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A solid majority remit following evidence-based OCD treatments: a 3-year naturalistic outcome study in pediatric OCD

Journal article
Authors Karin Melin
G. Skarphedinsson
I. Skarsater
B. S. M. Haugland
Tord Ivarsson
Published in European Child & Adolescent Psychiatry
Volume 27
Issue 10
Pages 1373-1381
ISSN 1018-8827
Publication year 2018
Published at Institute of Neuroscience and Physiology
Pages 1373-1381
Language en
Keywords Obsessive-compulsive disorder, Long term, Follow-up, Pediatric, Cognitive behavioral therapy, obsessive-compulsive disorder, cognitive-behavior therapy, functional, impairment, children, adolescents, validity, metaanalysis, scale, reliability, convergent, Psychology, Pediatrics, Psychiatry
Subject categories Psychology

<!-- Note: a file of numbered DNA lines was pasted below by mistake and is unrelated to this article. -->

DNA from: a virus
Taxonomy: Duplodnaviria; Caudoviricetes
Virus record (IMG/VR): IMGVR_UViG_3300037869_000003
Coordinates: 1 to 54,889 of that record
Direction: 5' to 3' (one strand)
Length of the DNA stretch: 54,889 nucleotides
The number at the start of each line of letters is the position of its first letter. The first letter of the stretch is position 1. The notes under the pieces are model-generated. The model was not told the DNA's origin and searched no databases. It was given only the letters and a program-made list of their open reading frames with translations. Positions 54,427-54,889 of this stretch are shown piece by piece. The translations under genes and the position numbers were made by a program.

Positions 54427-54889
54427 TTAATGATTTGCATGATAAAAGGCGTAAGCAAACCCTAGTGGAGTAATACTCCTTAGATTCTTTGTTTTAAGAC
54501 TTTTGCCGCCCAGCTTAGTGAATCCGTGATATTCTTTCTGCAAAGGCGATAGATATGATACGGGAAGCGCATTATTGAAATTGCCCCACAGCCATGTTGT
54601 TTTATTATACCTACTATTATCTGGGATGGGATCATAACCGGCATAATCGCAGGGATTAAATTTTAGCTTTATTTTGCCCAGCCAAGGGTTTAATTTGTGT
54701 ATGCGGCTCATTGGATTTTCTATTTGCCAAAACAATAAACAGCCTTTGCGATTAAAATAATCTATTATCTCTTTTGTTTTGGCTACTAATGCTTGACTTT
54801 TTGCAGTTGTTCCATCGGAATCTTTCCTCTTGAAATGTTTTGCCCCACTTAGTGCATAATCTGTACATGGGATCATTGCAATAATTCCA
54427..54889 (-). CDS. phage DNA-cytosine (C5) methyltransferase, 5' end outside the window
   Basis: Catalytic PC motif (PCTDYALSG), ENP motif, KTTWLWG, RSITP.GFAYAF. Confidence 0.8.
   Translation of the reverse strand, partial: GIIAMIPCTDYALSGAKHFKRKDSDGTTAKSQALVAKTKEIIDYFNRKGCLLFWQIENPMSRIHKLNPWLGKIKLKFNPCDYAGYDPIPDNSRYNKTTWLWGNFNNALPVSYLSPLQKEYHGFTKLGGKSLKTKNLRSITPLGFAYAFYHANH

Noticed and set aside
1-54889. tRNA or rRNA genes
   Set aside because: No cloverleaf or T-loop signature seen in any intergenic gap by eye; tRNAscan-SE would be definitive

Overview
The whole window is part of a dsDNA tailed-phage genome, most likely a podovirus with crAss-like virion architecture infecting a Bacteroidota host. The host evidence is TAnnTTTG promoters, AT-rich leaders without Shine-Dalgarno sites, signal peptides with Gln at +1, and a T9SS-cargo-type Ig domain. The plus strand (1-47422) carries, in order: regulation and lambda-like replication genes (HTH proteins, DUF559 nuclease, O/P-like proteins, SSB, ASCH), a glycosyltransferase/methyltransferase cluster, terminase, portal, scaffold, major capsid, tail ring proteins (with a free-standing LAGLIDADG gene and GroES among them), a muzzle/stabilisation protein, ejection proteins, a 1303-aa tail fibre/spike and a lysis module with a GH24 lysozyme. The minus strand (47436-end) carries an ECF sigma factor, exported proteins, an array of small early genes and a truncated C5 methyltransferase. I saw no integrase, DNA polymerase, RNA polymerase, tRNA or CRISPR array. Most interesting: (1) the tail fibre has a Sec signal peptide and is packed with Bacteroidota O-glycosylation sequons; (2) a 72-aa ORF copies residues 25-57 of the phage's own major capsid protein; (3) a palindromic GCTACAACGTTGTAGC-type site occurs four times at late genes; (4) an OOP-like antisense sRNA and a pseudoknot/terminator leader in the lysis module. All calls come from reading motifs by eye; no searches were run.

This study reports follow-up 2 and 3 years after the initial assessment of a sample of youth with a primary diagnosis of OCD. Participants were 109 children and adolescents, aged 5-17 years, recruited from a specialized, outpatient OCD clinic in Sweden. Patients were treated with cognitive behavioral therapy (CBT), augmented when indicated by selective serotonin reuptake inhibitor (SSRI). In cases where SSRIs were insufficient, augmentation with a second-generation antipsychotic (SGA) was applied. Participants were assessed with the Children's Yale-Brown Obsessive-Compulsive Scale (CY-BOCS), Children's OCD Impact Scale (COIS), and Children's Depressive Inventory (CDI) at follow-ups 2 and 3 years after baseline assessment. Treatment response was defined as CY-BOCS total score <= 15, and remission was defined as CY-BOCS total score <= 10. Analyzing the outcomes with linear mixed-effects models (LME) showed a decrease in OCD symptom load from 23 to 6.9 at the 3-year follow-up. Moreover, two of three (66.1%) participants were in remission, and another 19.2% had responded to treatment at the 3-year follow-up. Thus, 85.3% of participants responded to treatment. Moreover, during the follow-up period, participants' psychosocial functioning had significantly improved, and depressive symptoms had significantly decreased. The results suggest that evidence-based treatment for pediatric OCD, following expert consensus guidelines, has long-term positive effects for most children and adolescents diagnosed with OCD. The results also indicate that improvements are maintained over a 3-year period, at least, and that improvement is also found with regard to psychosocial functioning and depressive symptoms.

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